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Discussion Starter #1
I'll purchase a queen excluder shortly. Seems that there are 3 types: Metal-framed, Wood-framed or complete plastic.
Are there any preferences? This will be for a 10-framed Lang, Medium super.

Thanks
Jeff
 

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I am a fan of the wood bound metal ones.
I like the space under and over.
Can be used for 2 queen setups as well

Never used the complete plastic so I cannot ofer any input there.

GG
 

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I have both wood bound and metal bound excluders, and like Gray Goose I prefer the wood bound because of the bee space issues. They are less prone to bend because of less burr comb being formed.
 

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I am betting you get a lot of differing opinion here. I have used them all and my opinion has evolved greatly over the years. I originally liked the wood bound excluders for the exact reason stated above. However, I started having some rot issues. Might not be an issue in all environments. I used to hate the plastic excluders, but have grown to like them more and more. I don't have to worry about bending them. I use the metal excluders the most because I have the most of them. I like them a great deal for their durability through the years, but, like AR Beek said, you have to be very careful prying them off so that you do not bend the metal.
 

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fan of the plastic as I am doing a lot of nucs supered in common and need it to lay flat to keep the queen form crossing over
 

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Plastic QX formatted for 10-frame boxes works great on more than just 10-frame Lang boxes.
You can use them on most any N-frame equipment and non-standard equipment too (they will simply stick out, some, which is a non-issue).
When in a pinch, you can cut and fit the plastic to any custom size and shape.
This multi-use of the plastic QX is a winner for me.
 

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For queen-rearing, wood-bound wire excluders.

To restrict the Queen's movement, fenestrated plywood for verticals, or truncated (shortened) division boards for horizontals. Both of these allow unrestricted passage of both workers and drones.
LJ
 

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I'll purchase a queen excluder shortly. Seems that there are 3 types: Metal-framed, Wood-framed or complete plastic.
Are there any preferences? This will be for a 10-framed Lang, Medium super.

Thanks
Jeff
The mann lake metal bound ones seem to work extremely well.
 

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fan of the plastic as I am doing a lot of nucs supered in common and need it to lay flat to keep the queen form crossing over
I discovered this as well. Using 4 frame nucs that I built myself. I am not that great of a carpenter, so the forgiving nature of the plastic QEs comes in handy.
 

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Discussion Starter #10
Yep, different opinions for sure. Not unexpected of course! Thank you for all the inputs.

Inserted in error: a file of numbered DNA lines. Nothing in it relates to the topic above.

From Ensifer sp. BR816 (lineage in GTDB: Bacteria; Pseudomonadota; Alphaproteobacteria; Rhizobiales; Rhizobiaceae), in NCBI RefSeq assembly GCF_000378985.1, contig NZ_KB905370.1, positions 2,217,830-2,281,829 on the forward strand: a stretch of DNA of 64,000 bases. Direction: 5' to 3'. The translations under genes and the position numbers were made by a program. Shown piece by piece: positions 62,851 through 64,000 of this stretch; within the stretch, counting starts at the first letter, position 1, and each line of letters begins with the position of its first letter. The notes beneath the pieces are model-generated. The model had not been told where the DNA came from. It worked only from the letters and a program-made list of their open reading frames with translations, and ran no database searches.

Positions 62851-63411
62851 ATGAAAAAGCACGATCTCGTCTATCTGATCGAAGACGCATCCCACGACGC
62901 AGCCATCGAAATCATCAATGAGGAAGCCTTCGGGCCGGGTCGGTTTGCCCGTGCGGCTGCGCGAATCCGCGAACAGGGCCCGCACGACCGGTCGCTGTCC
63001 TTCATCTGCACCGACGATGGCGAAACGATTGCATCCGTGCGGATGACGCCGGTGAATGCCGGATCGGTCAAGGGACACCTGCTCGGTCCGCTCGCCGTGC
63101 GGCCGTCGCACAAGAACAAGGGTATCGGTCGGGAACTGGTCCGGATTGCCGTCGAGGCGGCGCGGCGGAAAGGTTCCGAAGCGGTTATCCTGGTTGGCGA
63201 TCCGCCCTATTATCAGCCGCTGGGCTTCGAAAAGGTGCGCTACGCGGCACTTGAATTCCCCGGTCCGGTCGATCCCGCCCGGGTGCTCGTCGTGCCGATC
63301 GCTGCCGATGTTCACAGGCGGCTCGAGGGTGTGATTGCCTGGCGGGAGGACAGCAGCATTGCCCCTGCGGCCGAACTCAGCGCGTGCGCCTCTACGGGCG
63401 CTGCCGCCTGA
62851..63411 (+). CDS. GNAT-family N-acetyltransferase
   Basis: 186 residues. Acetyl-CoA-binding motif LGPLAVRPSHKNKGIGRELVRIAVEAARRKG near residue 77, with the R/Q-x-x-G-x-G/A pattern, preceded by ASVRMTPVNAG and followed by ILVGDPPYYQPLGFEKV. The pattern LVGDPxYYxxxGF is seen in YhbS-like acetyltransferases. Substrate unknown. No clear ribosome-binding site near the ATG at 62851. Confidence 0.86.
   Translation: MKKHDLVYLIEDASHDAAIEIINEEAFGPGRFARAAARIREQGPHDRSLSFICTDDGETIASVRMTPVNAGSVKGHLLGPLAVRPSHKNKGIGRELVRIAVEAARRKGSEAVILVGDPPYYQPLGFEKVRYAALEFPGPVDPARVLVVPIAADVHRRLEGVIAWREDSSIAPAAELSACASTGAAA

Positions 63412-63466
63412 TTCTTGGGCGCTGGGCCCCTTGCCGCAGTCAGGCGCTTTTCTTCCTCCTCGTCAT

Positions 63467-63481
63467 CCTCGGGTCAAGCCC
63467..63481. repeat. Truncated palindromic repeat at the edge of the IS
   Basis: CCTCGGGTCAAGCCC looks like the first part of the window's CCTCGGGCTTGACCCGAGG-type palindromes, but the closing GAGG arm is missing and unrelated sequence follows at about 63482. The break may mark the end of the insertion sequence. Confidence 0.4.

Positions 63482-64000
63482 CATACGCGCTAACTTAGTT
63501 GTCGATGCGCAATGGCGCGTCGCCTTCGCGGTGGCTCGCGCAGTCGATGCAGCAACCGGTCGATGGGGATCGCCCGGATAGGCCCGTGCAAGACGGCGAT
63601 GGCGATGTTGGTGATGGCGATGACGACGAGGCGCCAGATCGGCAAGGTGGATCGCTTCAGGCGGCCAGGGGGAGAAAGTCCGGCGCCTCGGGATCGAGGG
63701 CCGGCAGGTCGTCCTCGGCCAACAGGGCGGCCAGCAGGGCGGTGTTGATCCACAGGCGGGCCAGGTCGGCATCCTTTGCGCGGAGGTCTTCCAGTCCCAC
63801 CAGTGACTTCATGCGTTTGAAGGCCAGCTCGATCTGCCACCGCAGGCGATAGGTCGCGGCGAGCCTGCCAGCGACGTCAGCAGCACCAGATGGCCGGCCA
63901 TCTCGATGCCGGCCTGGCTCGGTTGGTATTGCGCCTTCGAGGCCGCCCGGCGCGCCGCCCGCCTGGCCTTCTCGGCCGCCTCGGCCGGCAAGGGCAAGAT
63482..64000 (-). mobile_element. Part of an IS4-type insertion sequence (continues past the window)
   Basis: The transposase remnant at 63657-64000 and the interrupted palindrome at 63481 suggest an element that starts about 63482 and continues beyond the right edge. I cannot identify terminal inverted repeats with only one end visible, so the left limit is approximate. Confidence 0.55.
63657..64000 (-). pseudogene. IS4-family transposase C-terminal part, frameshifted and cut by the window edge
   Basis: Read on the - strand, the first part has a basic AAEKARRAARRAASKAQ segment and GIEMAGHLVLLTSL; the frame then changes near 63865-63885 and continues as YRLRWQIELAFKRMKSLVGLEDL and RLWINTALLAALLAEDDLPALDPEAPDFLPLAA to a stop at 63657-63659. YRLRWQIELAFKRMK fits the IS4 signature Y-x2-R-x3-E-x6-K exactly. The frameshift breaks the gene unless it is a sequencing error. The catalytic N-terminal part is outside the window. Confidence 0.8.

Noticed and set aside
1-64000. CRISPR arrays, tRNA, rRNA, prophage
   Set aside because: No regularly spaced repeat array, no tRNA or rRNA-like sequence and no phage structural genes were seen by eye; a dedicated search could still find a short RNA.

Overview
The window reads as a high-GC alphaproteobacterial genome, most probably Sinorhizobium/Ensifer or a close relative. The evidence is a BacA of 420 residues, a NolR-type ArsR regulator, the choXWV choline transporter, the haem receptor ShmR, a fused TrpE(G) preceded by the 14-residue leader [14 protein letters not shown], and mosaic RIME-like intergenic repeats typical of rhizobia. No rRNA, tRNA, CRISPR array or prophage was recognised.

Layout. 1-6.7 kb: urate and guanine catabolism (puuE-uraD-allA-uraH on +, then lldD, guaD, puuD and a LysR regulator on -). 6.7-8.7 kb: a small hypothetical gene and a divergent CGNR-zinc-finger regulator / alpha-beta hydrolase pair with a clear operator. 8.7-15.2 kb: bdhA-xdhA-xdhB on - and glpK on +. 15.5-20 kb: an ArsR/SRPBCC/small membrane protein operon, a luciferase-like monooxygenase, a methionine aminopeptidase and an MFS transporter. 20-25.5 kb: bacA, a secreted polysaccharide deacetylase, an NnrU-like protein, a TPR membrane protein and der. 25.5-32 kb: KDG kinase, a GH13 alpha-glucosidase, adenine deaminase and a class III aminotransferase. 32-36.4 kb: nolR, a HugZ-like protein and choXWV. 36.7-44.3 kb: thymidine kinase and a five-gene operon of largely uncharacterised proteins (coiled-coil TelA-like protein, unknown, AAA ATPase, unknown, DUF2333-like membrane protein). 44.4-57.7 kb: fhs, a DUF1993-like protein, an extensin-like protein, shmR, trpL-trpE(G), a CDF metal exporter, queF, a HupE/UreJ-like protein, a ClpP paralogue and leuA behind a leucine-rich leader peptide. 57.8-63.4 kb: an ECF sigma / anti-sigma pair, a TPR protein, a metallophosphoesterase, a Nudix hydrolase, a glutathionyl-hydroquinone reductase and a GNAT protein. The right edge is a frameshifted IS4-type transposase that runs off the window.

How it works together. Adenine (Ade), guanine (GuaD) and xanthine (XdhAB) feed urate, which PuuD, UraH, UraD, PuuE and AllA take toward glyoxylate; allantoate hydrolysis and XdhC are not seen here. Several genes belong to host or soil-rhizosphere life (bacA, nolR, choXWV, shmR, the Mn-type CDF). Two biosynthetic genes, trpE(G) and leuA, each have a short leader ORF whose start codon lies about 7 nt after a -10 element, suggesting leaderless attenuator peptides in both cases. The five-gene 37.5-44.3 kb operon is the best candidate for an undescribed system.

Now to make a decision.

Jeff
 

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Yep, different opinions for sure. Not unexpected of course! Thank you for all the inputs.
Now to make a decision.

Jeff
so try a couple of each. for some application it does not matter others you will find one is better, perhaps a mix would be more flexible.

GG
 

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Woodbound is probably best- but can rot if not kept painted (like these for queen rearing and shaker boxes)

metalbound work great and last years. you lose the bee space however (what I use for honey production when I use excluders)

plastic- cost less, shorter shelf life, can be cut up for nucs, entrances, and specialty projects

When all said and done I think the metal last longest, so for a functioning excluder that will last longest for honey production, metal are probably best buy
 

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Discussion Starter #14
Thanks again to all. I've decided to try the wood-bound metal excluder ( the idea of the bee space is key). I don't have enough hives to worry about, so if they go bad in a few years, I'll replace them.

Jeff
 

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Yeah, last year a hive wouldn't move up even with spraying sugar water on the foundation. I had to remove the excluder for a few days so the queen could spread her pheromone up there. Worked like a charm.
 

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Heat gun idea is brilliant! I have tried cleaning them up with a blowtorch but did not work so great. Thank you for the suggestion, will try that.
 

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Heat gun idea is brilliant! I have tried cleaning them up with a blowtorch but did not work so great. Thank you for the suggestion, will try that.
Seconded. I have always used a blow torch too. Heat gun makes a lot more sense. Thanks for the tip Titus.
 

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Heat gun idea is brilliant! I have tried cleaning them up with a blowtorch but did not work so great. Thank you for the suggestion, will try that.
I built my solar melter such that it can fit a stack of 20 excluders. Works like magic.
 
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